How to Get Your First 100 Customers—Smart, Actionable Advice from Top Executives

So you’ve got an incredible product, an amazing team, and a strong vision for the future. There’s just one tiny problem: You don’t have any customers.

Going from zero to 100 users is a huge milestone for startups, and we know it can sometimes be really tough to get there. That’s why we asked some of the top executives in the OpenView network to share their best advice for getting those first 100 folks in the door. Here’s what they had to say:

“Look through the lens of the customer experience from start to finish. Collect data and examine the patterns in those first users to see if you can develop a hypothesis to test repeatability. It’s never too early to track lead source and pipeline funnel. Understand not just why customers are buying but more importantly, why they are not.”
–Leandra Fishman, VP Growth Sales at Twilio

 

“Get laser focused on a very specific customer. For example, not “small businesses,” but “small ecommerce stores on Shopify doing $0-$1M in sales.” The more focused you are in the beginning, the easier it is to find that community online—in Facebook groups, in forums, on Quora and Reddit, in Twitter searches. Start following them and helping them with your expertise, and add value to the conversation. The search bar is your friend.”
–Ben Jabbawy, CEO at Privy

 

“Create a robust feedback loop between customer feedback and your product roadmap, and make sure your customer-facing teams are religiously tagging customer feedback.”
–David Apple, Head of Customer Success at Notion

 

“Get an advocate to post to early-adopter communities like Product Hunt. Those adopters tolerate the sharp edges of an early product. Still, they won’t sugar coat their feedback. So you’ll learn a lot. Give those users a Minimum Lovable Product and remember that good design transcends UI. You don’t have to have great UI to have great UX.”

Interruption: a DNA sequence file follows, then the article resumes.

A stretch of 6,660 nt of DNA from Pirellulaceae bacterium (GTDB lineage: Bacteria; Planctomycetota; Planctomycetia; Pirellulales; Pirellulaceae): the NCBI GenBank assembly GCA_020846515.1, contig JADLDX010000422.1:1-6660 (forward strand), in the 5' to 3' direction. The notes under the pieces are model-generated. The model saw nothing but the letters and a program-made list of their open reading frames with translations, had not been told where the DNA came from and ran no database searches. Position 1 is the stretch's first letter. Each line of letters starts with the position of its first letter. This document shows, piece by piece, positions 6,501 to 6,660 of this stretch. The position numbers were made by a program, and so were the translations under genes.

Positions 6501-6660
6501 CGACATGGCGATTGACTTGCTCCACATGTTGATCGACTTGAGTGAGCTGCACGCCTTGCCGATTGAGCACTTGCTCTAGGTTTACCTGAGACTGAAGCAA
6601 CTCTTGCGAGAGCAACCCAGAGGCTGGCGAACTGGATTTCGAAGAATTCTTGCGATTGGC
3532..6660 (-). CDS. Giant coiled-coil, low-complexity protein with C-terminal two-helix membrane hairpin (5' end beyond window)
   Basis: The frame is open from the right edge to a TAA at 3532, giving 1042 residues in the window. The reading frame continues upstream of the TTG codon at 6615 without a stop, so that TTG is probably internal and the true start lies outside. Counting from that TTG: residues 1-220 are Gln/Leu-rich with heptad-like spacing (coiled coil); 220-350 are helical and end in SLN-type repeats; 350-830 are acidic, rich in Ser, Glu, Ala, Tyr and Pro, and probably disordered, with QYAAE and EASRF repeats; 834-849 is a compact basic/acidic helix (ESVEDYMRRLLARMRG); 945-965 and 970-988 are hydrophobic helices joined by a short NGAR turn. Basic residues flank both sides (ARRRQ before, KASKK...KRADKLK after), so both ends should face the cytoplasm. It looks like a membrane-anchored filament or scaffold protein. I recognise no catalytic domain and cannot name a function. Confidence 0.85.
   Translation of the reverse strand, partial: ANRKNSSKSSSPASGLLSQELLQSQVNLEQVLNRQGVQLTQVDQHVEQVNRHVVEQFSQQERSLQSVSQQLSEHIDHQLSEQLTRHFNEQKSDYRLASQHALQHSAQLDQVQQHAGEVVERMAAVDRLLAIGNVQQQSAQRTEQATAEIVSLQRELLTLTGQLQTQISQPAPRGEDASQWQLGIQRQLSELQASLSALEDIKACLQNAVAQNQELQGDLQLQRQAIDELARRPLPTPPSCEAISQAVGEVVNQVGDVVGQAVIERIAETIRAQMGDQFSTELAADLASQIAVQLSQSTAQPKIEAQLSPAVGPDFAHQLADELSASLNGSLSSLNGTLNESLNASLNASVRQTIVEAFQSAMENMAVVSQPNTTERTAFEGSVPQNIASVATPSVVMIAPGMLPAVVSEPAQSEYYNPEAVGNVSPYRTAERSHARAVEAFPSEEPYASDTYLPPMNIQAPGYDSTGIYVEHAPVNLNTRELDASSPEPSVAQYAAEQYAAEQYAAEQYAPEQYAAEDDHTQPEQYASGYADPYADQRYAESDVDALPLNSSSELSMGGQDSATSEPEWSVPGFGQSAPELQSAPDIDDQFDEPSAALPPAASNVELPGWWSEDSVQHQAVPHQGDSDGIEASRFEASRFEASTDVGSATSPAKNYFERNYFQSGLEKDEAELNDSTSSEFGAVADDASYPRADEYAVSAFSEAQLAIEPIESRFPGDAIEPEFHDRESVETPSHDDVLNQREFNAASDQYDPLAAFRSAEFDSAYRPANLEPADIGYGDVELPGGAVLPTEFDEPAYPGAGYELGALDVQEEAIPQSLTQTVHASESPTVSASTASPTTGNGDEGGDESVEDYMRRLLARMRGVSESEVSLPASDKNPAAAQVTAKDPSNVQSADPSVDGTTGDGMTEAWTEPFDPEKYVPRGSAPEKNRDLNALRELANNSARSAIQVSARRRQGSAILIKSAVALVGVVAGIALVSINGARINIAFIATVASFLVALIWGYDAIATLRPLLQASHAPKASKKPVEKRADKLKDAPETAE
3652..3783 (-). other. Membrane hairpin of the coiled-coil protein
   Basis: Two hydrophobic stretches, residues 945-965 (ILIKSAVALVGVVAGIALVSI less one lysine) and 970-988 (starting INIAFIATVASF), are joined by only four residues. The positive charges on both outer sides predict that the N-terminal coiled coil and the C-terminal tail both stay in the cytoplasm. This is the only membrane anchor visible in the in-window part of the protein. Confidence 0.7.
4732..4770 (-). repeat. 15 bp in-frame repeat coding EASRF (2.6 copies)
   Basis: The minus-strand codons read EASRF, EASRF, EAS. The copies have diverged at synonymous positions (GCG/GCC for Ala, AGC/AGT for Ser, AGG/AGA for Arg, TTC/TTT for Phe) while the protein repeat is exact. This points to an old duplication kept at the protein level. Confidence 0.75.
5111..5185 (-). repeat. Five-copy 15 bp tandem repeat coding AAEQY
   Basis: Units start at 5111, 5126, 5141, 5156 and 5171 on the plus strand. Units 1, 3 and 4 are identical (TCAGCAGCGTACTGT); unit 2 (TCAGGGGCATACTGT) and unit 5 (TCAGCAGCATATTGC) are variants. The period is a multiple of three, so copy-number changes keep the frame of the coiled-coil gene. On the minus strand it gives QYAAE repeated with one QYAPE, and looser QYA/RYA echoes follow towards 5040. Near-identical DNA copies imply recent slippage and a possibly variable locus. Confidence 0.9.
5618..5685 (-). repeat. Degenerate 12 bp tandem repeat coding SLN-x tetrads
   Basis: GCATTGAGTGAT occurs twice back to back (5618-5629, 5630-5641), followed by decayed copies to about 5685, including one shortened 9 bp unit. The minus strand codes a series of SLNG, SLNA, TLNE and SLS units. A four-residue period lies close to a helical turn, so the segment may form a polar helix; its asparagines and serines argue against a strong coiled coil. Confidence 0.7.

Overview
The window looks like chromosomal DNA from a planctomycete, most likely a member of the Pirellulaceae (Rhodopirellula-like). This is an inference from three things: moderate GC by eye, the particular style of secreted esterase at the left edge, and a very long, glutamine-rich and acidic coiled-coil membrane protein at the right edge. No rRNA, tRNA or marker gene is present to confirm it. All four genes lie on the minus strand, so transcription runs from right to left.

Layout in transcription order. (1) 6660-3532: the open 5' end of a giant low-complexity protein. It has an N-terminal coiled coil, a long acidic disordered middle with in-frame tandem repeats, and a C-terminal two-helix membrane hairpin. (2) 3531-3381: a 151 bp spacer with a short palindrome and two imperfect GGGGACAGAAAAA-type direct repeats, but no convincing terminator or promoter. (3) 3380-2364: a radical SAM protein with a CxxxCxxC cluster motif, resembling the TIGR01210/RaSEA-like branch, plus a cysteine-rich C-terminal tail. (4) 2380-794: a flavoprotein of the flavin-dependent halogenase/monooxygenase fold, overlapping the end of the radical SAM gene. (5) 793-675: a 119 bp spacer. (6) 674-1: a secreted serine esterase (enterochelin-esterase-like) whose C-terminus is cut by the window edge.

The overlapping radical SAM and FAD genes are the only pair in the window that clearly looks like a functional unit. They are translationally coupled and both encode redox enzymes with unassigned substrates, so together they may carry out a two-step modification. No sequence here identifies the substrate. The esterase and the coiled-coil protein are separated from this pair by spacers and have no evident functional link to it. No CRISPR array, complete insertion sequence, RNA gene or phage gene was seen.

–Jason Garoutte, VP Growth & Marketing Operations at Twilio

 

“Laser focus on your customer. Talk to them, understand what they need, what is working and what is not working with your offering. Listen, learn, test, make adjustments based on their input and keep repeating that cycle until you get it right.”
–Lisa Campbell, CMO at Autodesk

 

“Be more focused on feedback, relationships and references than ARR. The money will come if you pay very close attention to those early customers and adapt to their feedback quickly.”
Peter McKay, CEO at Snyk

 

“1: Identify who has the most pain/most to gain from your solution.
2: Reach out directly.
3: Rapidly adapt based on response and feedback.
4: Rinse and repeat.”
–Carol Meyers, Board Director at Zipwhip

 

“Understand your ideal customer profile from the start. Put all of your investment into what will differentiate your product with those users. Bring target customers into the process early; through one-one-one interviews, concept tests, surveys, etc. You need to find where you can deliver a better mousetrap to a focused set of buyers who explicitly care about your unique capabilities.”
–Ross Moser, GM of Surveys at SurveyMonkey

 

“Spend real dedicated time on customer intimacy. Solve a real tangible problem for your customers; they might not realize it is a problem, but your intimacy should bring it to the surface and allow you to solve for it.”
–Rashida Hodge, VP, North America Global Markets at IBM

 

“Obsess over understanding the problem you solve for your potential user, then move on to obsess over your solution. Before you have scale it is too easy to get lost if you don’t maintain laser focus on what problem you’re solving.”
–Jesse Miller, Head of Growth at Dropbox

Read more insights from the smartest people in SaaS

Casey Renner
Casey Renner
VP, Executive Network
OpenView

Casey manages the end-to-end strategy for OpenView’s advisor & expert network and corporate partnerships. She also leads all OpenView community-based initiatives.
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